Cerato one of the stars that will have rivals worried
Kia is promoting its new small car contender, the next generation of its Cerato sedan, as "the new bold". This is a fair call, as the Korean company has gone from strength to strength, from a brand that built affordable machines to go up against those that sat below the A-list of Japanese manufacturers to become one that can hold its head up in the marketplace with a well-designed and built range with some real stars within its ranks.
And the new Cerato is one of those - now looking like a baby version of the excellent Optima mid-sized sedan, the little four-door has lifted its game. Kia has added higher quality materials to the mix, a pair of well-sorted engines and the promise of more variants to come over the next six to nine months.
We'll see the five-door hatch by the time the winter weather has disappeared, and the little Koup two-door that Driven saw unveiled at the New York motor show will be rolling out near the end of the year.
Last week the Cerato was launched to the press in wild weather in Canterbury and gave us the chance to sample three specifications and two new engines on often wet roads between Hanmer Springs and Christchurch.
Not the ideal weather for the launch of a new car, but considering our endless summer has now given way to the horrors of winter, it was certainly "real world" driving.
Again there will be three main model variants wearing the Cerato badge - LX, EX and SX - with pricing starting below the magical $30,000 mark at reasonably modest specifications and going to a well-loaded machine that won't look out of place in a line-up of the offerings from big Japanese brands or alongside its South Korean stablemate Hyundai's selection.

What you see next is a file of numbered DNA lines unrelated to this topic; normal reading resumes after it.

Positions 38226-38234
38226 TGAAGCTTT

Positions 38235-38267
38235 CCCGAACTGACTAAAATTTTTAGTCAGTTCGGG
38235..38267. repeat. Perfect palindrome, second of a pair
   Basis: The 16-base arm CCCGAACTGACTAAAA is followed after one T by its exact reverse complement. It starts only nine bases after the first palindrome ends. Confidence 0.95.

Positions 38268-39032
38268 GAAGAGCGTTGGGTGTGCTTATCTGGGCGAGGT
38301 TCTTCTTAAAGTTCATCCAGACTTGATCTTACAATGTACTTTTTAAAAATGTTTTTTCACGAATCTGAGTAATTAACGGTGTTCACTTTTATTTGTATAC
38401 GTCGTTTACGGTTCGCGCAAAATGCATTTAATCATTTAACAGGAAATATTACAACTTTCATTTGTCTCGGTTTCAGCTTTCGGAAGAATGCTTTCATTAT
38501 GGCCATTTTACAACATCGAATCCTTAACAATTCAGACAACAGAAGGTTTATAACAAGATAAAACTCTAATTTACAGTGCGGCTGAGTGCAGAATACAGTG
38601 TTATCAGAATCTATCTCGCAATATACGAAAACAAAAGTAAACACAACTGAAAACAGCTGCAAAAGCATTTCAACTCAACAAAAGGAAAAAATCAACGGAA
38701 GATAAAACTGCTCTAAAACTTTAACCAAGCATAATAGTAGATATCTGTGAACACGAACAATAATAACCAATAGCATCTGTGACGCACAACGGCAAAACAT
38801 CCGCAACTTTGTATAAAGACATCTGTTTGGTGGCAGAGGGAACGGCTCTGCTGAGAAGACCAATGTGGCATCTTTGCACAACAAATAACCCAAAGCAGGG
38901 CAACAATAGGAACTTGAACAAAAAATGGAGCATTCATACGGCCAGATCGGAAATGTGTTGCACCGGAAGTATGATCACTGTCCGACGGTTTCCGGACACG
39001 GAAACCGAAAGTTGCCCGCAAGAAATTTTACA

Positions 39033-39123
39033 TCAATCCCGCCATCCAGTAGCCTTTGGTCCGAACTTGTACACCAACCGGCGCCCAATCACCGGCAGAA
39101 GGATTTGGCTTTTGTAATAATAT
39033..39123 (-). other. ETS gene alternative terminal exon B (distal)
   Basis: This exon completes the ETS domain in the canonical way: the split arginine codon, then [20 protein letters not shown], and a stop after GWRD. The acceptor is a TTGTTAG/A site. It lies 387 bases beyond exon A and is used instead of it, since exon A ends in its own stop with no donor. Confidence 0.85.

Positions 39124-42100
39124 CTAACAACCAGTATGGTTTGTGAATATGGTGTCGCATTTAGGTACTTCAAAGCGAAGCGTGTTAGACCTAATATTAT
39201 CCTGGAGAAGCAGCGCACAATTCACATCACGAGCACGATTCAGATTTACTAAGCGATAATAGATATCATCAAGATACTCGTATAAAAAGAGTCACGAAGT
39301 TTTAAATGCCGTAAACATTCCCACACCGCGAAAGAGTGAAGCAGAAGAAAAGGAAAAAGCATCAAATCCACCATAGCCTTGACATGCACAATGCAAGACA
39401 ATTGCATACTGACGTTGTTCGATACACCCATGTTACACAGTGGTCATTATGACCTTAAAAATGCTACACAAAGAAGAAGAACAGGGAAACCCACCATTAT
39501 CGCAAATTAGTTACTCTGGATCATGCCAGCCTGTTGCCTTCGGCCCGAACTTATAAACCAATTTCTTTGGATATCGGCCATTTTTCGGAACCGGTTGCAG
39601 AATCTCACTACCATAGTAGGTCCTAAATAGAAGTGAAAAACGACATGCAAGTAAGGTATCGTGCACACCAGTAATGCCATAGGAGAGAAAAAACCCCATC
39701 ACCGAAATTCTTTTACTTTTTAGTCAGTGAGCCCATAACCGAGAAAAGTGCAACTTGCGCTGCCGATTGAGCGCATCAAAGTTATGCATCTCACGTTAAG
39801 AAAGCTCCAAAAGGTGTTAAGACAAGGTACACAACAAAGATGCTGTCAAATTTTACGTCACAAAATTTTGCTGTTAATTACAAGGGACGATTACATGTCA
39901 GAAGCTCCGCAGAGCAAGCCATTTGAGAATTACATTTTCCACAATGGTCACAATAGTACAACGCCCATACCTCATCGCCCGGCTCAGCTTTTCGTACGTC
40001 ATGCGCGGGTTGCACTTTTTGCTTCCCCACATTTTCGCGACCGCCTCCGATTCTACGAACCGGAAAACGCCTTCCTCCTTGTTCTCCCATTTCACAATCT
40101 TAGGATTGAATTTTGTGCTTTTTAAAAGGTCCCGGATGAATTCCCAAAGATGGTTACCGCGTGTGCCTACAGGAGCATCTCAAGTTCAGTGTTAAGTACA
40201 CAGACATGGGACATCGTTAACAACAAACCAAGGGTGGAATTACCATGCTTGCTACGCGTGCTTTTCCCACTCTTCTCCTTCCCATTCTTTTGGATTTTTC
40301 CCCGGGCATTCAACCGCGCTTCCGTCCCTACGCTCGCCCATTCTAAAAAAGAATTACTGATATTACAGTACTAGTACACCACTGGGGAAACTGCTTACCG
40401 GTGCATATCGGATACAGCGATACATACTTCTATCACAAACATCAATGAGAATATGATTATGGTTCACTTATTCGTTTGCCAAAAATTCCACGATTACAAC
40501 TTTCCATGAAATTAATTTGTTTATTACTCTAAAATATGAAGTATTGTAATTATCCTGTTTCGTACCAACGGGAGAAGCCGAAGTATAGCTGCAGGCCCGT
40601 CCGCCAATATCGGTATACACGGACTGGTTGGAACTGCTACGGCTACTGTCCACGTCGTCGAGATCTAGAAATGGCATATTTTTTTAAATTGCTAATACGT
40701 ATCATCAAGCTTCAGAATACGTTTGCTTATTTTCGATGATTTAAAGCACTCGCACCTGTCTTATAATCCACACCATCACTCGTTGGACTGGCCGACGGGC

The only glaring emission from the bits list is satellite navigation, which is "on its way" says Kia's New Zealand boss Todd McDonald. The logistics around fitting the satnav packs to the cars before they leave Korea are being sorted, and will include a live traffic service.
The base Cerato sedan, the LX, is powered by a new 1.8-litre engine, packs six airbags and has parking sensors, auto cruise control and steering wheel controls. The next step up the tree, the EX, is also fitted with the new engine and adds proximity sensors, 16-inch alloys, LED daytime runners and a reversing camera. The $38,490 SX gets a new generation of the GDi 2-litre engine, 10-way power driver's seat, gear paddles on the steering wheel, and dual-zone climate air conditioning, all on top of larger 17-inch wheels. The 1.8-litre proved to be the dark horse - it revs more freely than the 2-litre and only the addition of flappy paddles for gear changes would improve its drivability. The 1.8 makes a very reasonable 110kW of power and 178Nm of torque compared to the 115kW/194Nm output of the two-litre. There's a slight weight difference between the two - 1243kg for the smaller-engined duo compared with 1299kg for the SX, but both return decent mileage. The factory claims 7.1L/100km for the 1800 and 7.7L/100km for the 2.0 - both of which seemed well within reach after our drive programme that encompassed light Christchurch traffic and touring on twisty roads.
The whole range has undergone suspension changes and an extended wheelbase that adds up to a more settled driving experience.
Radical alterations such as moving torsion beams have certainly made country roads easier to handle with large bumps in the road and jarring surface changes soaked up to make transitions far less noticeable than in previous generations.
Kia has borrowed the Flex Steer system from Hyundai for the new car, allowing for a button push to go from a sport setting, which adds weight to the car's steering and makes it feel more positive on the open road.
Interior improvements include less hard plastic, and those areas where harder materials are employed have undergone texture treatments that make it feel far more refined.
The seating is quite high and, although it can be adjusted, only the electrically adjustable seats in the SX were capable of the fine tuning needed to make a lengthy spell of open road driving truly comfortable.